Hiring workers under seasonal recruiting contracts causes significant variation of workers skills in the vineyards. This leads to inconsistent workers performance, reduction in harvesting efficiency, and increasing in grape losses rates. The objective of this research is to investigate how the variation in workers experience could impact vineyard harvesting productivity and operational cost. The complexity of the problem means that it is difficult to analyze the system parameters and their relationships using individual analytical model. Hence, a hybrid model integrating discrete event simulation (DES) and agent based modeling (ABM) is developed and applied on a vineyard to achieve research objective. DES models harvesting operation and simulates process performance, while ABM addresses the seasonal workers heterogeneous characteristics, particularly experience variations and disparity of working days in the vineyard. The model is used to evaluate two seasonal recruiting policies against vineyard productivity, grape losses quantities, and total operational cost.
In order to be competitive, grape growers have to show high operational performance through effective control of crop operation, accurate and timely execution of tasks, and effective use of workers. Grape harvesting is labor intensive and time consuming operation given the vulnerable, highly variable and complex work environment (Meyers et al. 2006). Many biological, technological, and sociological factors affect harvesting efficiency and cost. Among others, worker experience is a crucial factor that have direct impact on crop productivity, waste rate, and total operational cost. Agricultural workers, in particular those who are hired based on seasonal contracts, often have few qualifications and their skills are highly diverse. According to the human capital theory, introduced by Becker (2009), productivity is changed in terms of the level of experience that the individuals can accumulate. In some situations, experience is appropriate indicator of worker’s productivity level, in particular when imperfect information exist (Bellit 2014). Although the direct relationship between worker’s experience, skills and operations productivity, the topic has received less attention in the literature. This raises many questions between researchers and growers alike such as, how the variation in worker skills impact grape crop productivity and waste rate?, is it economical to work with low skilled, low paid workers?, and what are the alternative recruiting scenarios that improve harvesting operations performance and how much does it cost?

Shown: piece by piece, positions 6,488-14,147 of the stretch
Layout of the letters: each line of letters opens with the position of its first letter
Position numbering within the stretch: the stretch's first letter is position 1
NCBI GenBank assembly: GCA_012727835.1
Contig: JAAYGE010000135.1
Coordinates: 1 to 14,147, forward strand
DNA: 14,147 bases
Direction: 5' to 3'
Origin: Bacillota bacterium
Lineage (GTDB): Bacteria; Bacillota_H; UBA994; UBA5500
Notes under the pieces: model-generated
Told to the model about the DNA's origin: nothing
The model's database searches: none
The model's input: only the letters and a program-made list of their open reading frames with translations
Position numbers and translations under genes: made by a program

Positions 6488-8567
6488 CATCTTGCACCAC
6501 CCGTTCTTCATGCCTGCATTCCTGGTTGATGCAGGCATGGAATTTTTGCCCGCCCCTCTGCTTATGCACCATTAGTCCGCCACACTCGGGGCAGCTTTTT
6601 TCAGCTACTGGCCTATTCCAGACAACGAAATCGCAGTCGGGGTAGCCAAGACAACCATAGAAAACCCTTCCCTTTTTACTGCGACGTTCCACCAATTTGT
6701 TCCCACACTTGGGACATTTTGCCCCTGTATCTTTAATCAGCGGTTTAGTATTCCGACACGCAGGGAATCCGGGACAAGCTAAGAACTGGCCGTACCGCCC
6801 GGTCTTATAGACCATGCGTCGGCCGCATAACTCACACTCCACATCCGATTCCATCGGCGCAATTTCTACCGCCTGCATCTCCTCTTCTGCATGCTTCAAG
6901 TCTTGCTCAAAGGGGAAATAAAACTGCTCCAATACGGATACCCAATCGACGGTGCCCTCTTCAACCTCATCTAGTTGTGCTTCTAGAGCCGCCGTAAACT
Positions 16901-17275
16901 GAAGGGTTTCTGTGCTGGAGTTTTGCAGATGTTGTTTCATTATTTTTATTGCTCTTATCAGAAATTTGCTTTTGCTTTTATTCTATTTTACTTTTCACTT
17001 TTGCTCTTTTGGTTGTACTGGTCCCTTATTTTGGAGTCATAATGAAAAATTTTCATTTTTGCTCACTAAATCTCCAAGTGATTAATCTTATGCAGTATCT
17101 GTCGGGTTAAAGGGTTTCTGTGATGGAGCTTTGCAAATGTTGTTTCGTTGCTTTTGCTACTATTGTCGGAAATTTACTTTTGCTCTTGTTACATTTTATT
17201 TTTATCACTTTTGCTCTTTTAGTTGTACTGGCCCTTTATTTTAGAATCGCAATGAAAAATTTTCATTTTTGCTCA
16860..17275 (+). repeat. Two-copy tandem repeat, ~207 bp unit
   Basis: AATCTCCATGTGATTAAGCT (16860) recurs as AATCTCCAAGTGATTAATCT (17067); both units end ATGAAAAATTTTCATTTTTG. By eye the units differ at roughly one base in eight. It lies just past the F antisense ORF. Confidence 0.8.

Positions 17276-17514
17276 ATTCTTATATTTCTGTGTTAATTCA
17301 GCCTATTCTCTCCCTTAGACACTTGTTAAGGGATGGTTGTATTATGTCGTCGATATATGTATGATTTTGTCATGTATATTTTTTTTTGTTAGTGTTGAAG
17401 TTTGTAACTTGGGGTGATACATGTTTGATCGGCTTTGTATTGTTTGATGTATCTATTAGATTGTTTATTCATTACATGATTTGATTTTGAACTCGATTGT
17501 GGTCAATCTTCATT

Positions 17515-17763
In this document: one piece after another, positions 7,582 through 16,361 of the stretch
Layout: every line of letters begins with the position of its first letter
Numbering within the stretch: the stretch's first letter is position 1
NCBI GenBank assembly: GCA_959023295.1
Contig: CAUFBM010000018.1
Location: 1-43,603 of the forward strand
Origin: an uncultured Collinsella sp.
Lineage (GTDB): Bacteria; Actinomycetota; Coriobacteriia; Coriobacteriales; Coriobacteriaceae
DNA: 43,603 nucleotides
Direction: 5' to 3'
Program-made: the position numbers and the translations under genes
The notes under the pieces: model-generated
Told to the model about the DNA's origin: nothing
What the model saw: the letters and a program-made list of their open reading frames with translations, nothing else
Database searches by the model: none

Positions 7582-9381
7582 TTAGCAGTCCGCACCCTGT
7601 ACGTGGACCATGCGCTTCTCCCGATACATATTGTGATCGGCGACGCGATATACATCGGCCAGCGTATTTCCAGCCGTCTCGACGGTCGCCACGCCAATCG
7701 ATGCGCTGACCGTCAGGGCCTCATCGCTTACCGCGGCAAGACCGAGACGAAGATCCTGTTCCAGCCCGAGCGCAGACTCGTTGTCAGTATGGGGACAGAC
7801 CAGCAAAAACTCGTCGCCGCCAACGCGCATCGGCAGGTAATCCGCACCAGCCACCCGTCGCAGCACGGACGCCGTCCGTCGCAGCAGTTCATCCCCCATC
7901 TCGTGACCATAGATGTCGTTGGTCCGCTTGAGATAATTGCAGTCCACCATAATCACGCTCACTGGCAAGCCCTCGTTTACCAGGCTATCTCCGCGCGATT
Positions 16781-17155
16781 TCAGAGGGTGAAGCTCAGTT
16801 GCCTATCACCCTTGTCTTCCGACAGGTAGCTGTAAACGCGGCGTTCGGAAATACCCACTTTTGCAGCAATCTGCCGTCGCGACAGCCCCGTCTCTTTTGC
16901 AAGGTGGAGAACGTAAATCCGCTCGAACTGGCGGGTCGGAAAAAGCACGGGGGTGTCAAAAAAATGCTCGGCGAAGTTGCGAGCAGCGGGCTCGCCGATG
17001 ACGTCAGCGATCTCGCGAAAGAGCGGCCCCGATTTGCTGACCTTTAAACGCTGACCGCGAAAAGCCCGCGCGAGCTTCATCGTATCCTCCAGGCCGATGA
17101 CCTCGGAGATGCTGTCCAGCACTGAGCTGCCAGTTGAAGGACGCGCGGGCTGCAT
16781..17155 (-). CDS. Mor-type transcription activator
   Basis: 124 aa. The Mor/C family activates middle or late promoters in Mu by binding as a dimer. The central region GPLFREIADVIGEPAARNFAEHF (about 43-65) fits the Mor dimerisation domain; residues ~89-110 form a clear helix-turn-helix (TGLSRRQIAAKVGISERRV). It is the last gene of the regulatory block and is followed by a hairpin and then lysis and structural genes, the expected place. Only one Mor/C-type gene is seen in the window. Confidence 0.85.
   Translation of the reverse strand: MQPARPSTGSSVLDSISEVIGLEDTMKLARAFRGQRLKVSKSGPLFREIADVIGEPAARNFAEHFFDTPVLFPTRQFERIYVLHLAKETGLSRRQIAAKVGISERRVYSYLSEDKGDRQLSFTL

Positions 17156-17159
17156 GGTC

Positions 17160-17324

In order to answer these questions, systematic and analytical decision support models that analyze and simulate harvesting operation in grape vineyards are needed. Such models can be used to support decision makers and help to investigate the impact of workers experience on grape harvesting efficiency. In addition, they can be used to quantitatively evaluate labor hiring policies and investigate their effect on vineyard operations. However, only few applications of such models have been described in the cultivating systems and in particular at vineyards operations (Ferrer et al. 2008, Bohle, Maturana, and Vera 2010).
Using simple mathematical models to achieve this objective in a complex and dynamic cultivating system such as the vineyards is not applicable. These models tend to be static, deterministic and mostly handle one single objective. Discrete event simulation (DES), on the other hand, is an alternative approach that is able to capture the complex relationships, time dynamics and stochastic behavior of the cultivating systems (Krejci and Beamon 2012). However, this approach comes short in its ability to consider human behavior and the sociological issues in the cultivating systems – the heterogeneous characteristics of seasonal labor markets and its high turnover (Whatman and Van Beek 2008). Agent based Modelling (ABM) is effectively used in the literature to model the heterogeneous, autonomous and interacting actors within the complex systems (Higgins et al. 2010). Therefore, this paper contributes to the research area by introducing an integration between DES and ABM approaches to develop a hybrid decision support model for the vineyard. The presented model presents the complex relationships within the vineyard harvesting operations while considers the characteristics of the seasonal workers in the vineyard operations.